Point of Beginning

Technology Benchmark: The Surveyor Is Our Bellwether

August 5, 2009


There is a lot of talk these days about how the economy is doing. Are we at the bottom? Is the situation beginning to turn around? In the development business, the surveyor has long been the economic bellwether. Surveyors hold a very visible profession-a large portion of their work is conducted outdoors on roadways and in the field. They are also a service-oriented profession, which means that a project must be moving forward for them to be on site.

As I travel the country in my consulting and training, I am always searching for national trends and regional strengths and weaknesses. To assess the health of a local economy, I generally look for surveyors. As it happens, I am writing this while working on an engagement in Los Angeles. Combining the evidence on this trip with other recent trips leads me to think that nothing has turned around yet, nationally speaking. Are we at the bottom? I would suggest yes, but we are a long way from prosperity in land development, and the bottom could stay flat for a while. Too many surveyors are still out of work.

The stimulus is helping some organizations but doing nothing for others. Infrastructure engineers are busy, and I was told this weekend by the VP of a large design firm that their revenues for this year are at least as good as last year. Their work for the U.S. Army Corps of Engineers has increased significantly. However, land development is still off and has little hope of re-emerging in the near term.

One exception to this appears to be Houston. Houses are still being sold, and design is still lively. Several trends account for this: 1) federal money is still coming to the city from Hurricane Ike, which hit the city about a year ago causing construction; 2) oil money is strong, albeit dropping lately; 3) the school systems expanded construction when an influx of Hurricane Katrina afflicted residents moved to Houston, and funding followed; 4) the city didn’t have a huge upswing in housing prices over the past several years like other areas and is therefore less susceptible to the current downswing; 5) the town is still growing fairly rapidly; and 6) land development can occur unabated because the city is blessed with plenty of land for expansion, which keeps costs down as development moves farther away from downtown.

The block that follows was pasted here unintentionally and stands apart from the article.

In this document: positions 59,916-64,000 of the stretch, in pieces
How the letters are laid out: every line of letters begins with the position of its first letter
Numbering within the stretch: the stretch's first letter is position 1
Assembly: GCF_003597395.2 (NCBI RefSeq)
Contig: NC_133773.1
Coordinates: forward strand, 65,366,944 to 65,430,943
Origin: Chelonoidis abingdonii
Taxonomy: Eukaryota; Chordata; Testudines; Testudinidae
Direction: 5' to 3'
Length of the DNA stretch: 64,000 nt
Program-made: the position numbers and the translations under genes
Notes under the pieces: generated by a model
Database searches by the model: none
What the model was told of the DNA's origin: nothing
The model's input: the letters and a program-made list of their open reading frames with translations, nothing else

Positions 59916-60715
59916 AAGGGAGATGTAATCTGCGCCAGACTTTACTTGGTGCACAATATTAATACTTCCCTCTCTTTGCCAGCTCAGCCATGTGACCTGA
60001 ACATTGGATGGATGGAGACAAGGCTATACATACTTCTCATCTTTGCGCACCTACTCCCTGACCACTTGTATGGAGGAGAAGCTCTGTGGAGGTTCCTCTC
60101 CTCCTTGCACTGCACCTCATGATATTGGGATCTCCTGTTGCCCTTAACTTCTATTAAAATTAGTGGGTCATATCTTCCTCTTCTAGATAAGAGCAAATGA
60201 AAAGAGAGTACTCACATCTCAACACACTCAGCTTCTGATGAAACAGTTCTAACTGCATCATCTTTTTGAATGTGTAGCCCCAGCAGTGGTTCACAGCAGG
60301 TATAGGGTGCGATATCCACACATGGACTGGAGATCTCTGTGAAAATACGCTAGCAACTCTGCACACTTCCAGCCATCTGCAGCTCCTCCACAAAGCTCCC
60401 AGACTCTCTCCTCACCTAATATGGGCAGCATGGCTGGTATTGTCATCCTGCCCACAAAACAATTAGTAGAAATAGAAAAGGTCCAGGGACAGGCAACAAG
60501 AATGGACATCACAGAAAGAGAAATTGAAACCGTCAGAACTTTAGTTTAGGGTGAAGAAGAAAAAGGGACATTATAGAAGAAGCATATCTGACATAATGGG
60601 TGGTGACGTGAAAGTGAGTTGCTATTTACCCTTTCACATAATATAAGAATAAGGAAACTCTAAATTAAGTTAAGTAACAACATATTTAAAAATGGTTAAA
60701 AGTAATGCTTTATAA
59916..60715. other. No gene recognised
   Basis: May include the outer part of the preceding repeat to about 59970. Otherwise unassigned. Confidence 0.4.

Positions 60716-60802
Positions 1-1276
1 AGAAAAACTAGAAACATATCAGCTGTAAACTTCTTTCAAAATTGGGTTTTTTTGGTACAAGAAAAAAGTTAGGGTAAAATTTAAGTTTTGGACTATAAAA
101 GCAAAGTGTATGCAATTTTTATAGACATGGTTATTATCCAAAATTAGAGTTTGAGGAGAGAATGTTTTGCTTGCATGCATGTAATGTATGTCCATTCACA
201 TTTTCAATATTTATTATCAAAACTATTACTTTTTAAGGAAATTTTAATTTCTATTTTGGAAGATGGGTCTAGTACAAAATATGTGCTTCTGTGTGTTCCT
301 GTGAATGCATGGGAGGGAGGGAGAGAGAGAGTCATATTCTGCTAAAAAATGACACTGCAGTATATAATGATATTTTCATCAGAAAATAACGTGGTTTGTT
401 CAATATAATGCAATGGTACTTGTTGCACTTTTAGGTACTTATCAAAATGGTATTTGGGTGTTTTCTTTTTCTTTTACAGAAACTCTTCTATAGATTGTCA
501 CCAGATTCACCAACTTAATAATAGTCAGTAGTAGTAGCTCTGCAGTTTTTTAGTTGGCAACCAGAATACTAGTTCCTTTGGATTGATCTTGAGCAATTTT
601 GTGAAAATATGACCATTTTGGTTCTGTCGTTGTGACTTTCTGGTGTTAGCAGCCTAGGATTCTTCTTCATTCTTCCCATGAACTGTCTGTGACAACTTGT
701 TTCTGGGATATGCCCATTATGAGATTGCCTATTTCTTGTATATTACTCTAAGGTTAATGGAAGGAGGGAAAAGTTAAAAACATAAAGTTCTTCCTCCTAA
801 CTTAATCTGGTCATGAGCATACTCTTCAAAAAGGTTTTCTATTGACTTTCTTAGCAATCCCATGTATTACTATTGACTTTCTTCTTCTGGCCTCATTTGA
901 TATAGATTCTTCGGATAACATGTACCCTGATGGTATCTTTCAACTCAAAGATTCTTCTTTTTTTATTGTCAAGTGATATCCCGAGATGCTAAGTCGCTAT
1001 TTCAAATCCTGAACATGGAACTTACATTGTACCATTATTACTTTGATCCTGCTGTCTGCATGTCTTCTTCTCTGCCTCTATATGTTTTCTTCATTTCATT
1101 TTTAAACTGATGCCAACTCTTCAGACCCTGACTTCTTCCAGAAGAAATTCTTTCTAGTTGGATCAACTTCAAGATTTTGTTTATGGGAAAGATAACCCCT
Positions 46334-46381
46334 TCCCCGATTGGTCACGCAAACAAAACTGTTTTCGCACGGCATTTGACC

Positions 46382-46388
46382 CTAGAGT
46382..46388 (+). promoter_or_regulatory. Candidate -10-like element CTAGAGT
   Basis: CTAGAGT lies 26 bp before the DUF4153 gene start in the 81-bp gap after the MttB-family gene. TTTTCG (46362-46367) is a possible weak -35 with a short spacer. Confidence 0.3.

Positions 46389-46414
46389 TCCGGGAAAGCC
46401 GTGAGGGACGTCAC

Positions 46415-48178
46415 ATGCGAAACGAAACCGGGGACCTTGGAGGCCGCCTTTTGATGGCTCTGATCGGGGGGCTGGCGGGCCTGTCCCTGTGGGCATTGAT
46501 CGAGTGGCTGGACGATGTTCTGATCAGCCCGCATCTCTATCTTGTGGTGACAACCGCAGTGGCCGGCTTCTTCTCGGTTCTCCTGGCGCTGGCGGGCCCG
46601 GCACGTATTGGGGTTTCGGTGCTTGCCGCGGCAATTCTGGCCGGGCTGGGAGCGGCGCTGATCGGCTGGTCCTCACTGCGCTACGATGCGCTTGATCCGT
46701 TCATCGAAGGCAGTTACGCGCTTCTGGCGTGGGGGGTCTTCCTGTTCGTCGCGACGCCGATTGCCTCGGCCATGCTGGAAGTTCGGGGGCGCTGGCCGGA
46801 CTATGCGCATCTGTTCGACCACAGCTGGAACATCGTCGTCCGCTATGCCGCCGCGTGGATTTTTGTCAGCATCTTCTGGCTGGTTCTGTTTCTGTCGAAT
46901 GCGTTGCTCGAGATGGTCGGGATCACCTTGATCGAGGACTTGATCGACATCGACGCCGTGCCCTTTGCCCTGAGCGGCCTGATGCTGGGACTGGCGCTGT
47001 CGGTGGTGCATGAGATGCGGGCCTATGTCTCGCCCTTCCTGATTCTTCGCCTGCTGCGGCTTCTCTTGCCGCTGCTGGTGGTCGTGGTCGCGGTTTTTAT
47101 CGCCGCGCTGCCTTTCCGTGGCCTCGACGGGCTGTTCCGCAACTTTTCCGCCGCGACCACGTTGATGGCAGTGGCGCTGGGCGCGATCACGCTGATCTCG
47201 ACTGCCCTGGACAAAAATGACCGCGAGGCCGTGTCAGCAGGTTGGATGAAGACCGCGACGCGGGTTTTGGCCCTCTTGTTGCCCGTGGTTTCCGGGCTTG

Some of the government surveyors in California are telling me that they seem to be all right for the remainder of 2009; however, the situation could turn grim for 2010. They have a new budget that will kick in soon, and it could bring a whole new atmosphere with it because cuts will be significant. That appears to be a common sentiment among the people I have talked to in various regions over the past couple of months. At the beginning of the year, the sentiment seemed to be “survive in ’09;” however, some individuals believe that the 2009 stimulus simply postponed the reckoning that will now hit us in 2010.

Looking nationally, reports in this past weekend’s newspapers indicated that a hefty percentage of the stimulus money is going to state and local governments to keep their offices operating. Once this money is spent, the governments will have to deal with the fact that tax revenues have dropped substantially, and they will have to cut services (or raise taxes) to offset the shortage. So there is some basis to think that the stimulus may be postponing the inevitable.

However, I, for one, think the delay in releasing the bulk of the stimulus funding may carry over to 2010 and will continue to provide some level of work for civil designers and surveyors in both government and private practice. Surveyors will be the first to experience this increase in activity. After the surveyors are back to work, design should follow within a few months, and construction will follow a year or two later.


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What do you think? Will business pick up heading into 2010? Is the surveying business still a reliable economic indicator? Please post your comments below.